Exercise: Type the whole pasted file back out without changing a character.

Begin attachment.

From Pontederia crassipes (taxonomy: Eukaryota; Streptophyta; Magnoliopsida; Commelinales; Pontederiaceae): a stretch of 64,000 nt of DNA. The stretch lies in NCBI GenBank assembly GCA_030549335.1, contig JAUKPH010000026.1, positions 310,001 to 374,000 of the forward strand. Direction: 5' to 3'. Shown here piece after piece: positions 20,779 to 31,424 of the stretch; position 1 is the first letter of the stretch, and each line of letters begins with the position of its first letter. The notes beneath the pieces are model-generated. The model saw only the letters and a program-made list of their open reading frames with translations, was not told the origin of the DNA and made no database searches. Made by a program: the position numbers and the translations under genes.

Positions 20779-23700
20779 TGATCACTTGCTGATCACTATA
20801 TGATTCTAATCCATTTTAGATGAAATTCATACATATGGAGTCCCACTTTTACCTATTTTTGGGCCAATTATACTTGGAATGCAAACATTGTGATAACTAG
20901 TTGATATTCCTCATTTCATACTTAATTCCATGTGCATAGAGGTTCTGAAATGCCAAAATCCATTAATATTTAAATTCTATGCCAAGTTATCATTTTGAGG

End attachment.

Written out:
From Pontederia crassipes (taxonomy: Eukaryota; Streptophyta; Magnoliopsida; Commelinales; Pontederiaceae): a stretch of 64,000 nt of DNA. The stretch lies in NCBI GenBank assembly GCA_030549335.1, contig JAUKPH010000026.1, positions 310,001 to 374,000 of the forward strand. Direction: 5' to 3'. Shown here piece after piece: positions 20,779 to 31,424 of the stretch; position 1 is the first letter of the stretch, and each line of letters begins with the position of its first letter. The notes beneath the pieces are model-generated. The model saw only the letters and a program-made list of their open reading frames with translations, was not told the origin of the DNA and made no database searches. Made by a program: the position numbers and the translations under genes.

Positions 20779-23700
20779 TGATCACTTGCTGATCACTATA
20801 TGATTCTAATCCATTTTAGATGAAATTCATACATATGGAGTCCCACTTTTACCTATTTTTGGGCCAATTATACTTGGAATGCAAACATTGTGATAACTAG
20901 TTGATATTCCTCATTTCATACTTAATTCCATGTGCATAGAGGTTCTGAAATGCCAAAATCCATTAATATTTAAATTCTATGCCAAGTTATCATTTTGAGG